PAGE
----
In further embodiments, the wires and/or connectors (e.g., 310 or 320) for the probe may form an annular shape. For example, the slot may be formed annularly, receiving an annular wire/connector in close contact with the bottom or side of the cannula housing.

In some embodiments, as illustrated in FIGS. 12 c-d, the one or more electrodes are located apart from each other such that each electrode corresponds to (provided on or within) a separate lumen (30 a, 30 b, for example, referring to FIG. 12 c-d).

FIG. 12 c illustrates a specific example in which a multi-lumen cannula 305 b includes four (4) lumens: a first lumen for providing a passageway for fluid dispensing, and additional three (3) lumens (shown only two lumens) for providing three (3) electrodes (shown only two electrodes 30 a and 30 b). The electrodes 30 a, 30 b are preferably connected by conductive wires to a connector plate 330 located at the bottom side of the cannula housing 304. The connector plate 330 provides electrical communication between the electrodes and the connectors located on the plate as further shown in FIGS. 35 a-37 b. In some embodiments, the connector plate may be formed as a circular or annular plate (“connector ring”). In some embodiments, the conductive wires and the connector plate may be formed as a single integral conducting element. FIG. 12 d illustrates a specific example in which a multi-lumen cannula 305 b includes four (4) lumens: a first lumen for providing a passageway for fluid dispensing and additional three (3) lumens (shown only two lumens) for providing three (3) electrodes (shown only two electrodes 30 a and 30 b). The electrodes 30 a, 30 b can be connected by folded (e.g., bent, twisted, curved) conductive wires and connectors 340 located on an upper side of the cannula housing 304. Upon assembly of the tip's components, electrical wires 341 that connect the electrodes 30 a, 30 b and the connectors 340 can be provided through bushing 303 and bent underneath the cover 302 and the septum 301 as further shown in FIGS. 40-42. In some embodiments, the electrodes (e.g., 30 a, 30 b) and/or conductive wires and/or connectors (340 and/or 341) may be formed as a single integral conductive element. Some (or all) of these conducting elements may be embedded within the tip components (e.g., the connector 341 may be embedded, at least in part, within the cannula housing 304 and the bushing 303).

FIGS. 13 a-b illustrate a schematic presentation of a tip 300 including one or more connectors 310, before (FIG. 13 a) and after (FIG. 13 b) insertion of the tip 300 into the body 6 (e.g., subcutaneous tissue). The tip 300 includes a double-lumen cannula 305 a as described in one or more previous descriptions above.

In some embodiments, the cradle 20 may be used and may be secured to the patient's skin before insertion of the tip 300 to the body, for example, the cradle may be adhered to the skin of the patient/user via an adhesive layer at the bottom side of the cradle. The cradle 20 may include an opening (e.g., a well) 25 to secure the tip 300 to the cradle 20 upon insertion of the tip to the body of the user. At least one anchoring mechanism may be provided for establishing a secure connection of the tip 300 to the cradle 20 after tip insertion. For example, one or more latches or protrusions 24 a and 24 b provided at the well 25 may be engaged with one or more recesses/grooves (e.g., an annular recess 309, 309′) of the tip 300, forming a snap-fit arrangement (for example). In some embodiments, as illustrated in FIGS. 13 a-b, the cradle connector(s) 26 may be located on the bottom side of the well 25, and upon insertion of the tip to the body of the patient, the tip connector(s) 310, as shown for example in FIG. 12 a, are engaged with the cradle connector(s) 26 such that electrical current generated on the electrodes or probe 30 can be transmitted via cradle electrical wires 23 to the RP (via RP connector(s) 21). The well 25 and/or the tip 300 may be configured such that upon connection of the tip 300 to the well 25, the connectors 26 and 310 remain sealed. For example, the well may include two O-rings, one (1) at its bottom side and another at its upper side, both substantially sealing the connectors.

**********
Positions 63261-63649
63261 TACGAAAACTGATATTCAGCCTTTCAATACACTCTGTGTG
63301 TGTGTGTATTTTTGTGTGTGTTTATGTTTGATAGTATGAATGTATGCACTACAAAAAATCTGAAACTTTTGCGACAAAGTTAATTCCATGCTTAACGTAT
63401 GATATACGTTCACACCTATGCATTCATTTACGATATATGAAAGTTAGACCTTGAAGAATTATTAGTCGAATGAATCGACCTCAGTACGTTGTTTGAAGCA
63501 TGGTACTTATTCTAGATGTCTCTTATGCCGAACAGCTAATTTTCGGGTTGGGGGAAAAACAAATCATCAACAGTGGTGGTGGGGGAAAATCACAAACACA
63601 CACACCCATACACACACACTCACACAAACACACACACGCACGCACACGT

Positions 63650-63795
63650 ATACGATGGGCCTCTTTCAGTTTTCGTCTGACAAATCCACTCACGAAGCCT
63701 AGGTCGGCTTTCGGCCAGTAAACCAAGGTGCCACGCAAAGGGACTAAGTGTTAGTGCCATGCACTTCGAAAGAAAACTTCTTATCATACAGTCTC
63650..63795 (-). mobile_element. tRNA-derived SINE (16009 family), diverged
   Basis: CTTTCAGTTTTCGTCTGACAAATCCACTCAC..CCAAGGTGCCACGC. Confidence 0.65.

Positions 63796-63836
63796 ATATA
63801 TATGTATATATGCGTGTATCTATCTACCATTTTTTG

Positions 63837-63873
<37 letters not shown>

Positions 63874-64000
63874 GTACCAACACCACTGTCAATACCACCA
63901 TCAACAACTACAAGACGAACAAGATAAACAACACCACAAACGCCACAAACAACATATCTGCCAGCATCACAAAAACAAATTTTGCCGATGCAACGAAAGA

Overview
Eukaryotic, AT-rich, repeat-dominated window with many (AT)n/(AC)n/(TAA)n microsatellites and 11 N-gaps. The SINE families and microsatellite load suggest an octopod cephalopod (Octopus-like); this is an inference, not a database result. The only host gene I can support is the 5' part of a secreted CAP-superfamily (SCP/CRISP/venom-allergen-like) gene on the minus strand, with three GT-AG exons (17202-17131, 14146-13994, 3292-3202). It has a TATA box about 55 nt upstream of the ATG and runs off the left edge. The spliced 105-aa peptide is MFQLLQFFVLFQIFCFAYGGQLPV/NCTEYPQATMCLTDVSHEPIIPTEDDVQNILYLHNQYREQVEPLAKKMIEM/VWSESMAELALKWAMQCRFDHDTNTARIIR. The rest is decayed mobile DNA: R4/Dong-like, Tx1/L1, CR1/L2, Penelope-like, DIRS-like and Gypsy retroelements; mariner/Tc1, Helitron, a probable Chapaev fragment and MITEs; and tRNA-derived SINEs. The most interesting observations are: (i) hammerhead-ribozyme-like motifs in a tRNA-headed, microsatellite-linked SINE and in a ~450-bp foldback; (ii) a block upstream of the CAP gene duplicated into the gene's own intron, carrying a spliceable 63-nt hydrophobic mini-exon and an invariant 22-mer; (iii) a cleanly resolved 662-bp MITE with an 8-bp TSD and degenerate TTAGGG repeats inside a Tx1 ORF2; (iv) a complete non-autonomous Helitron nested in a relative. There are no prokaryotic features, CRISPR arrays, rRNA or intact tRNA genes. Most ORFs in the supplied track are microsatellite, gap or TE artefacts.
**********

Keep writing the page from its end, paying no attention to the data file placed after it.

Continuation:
As noted above, the RP connector(s) 21 provide electrical communication between the cradle 20 and reusable part 100 of the patch after connection of the patch to the cradle and may be located, for example, on a base of the cradle, as shown in FIGS. 13 a-b. In some embodiments, the connector(s) 21 may be located on a cradle latch, or may be located on a side wall of the cradle, as further illustrated hereinafter. The cradle electrical wires 23 and RP connector(s) 21 may be embedded within the cradle. The RP connector(s) 21 may be configured to be sealed when the patch unit is disconnected from the cradle, as will be further described in reference to FIGS. 27 a-b.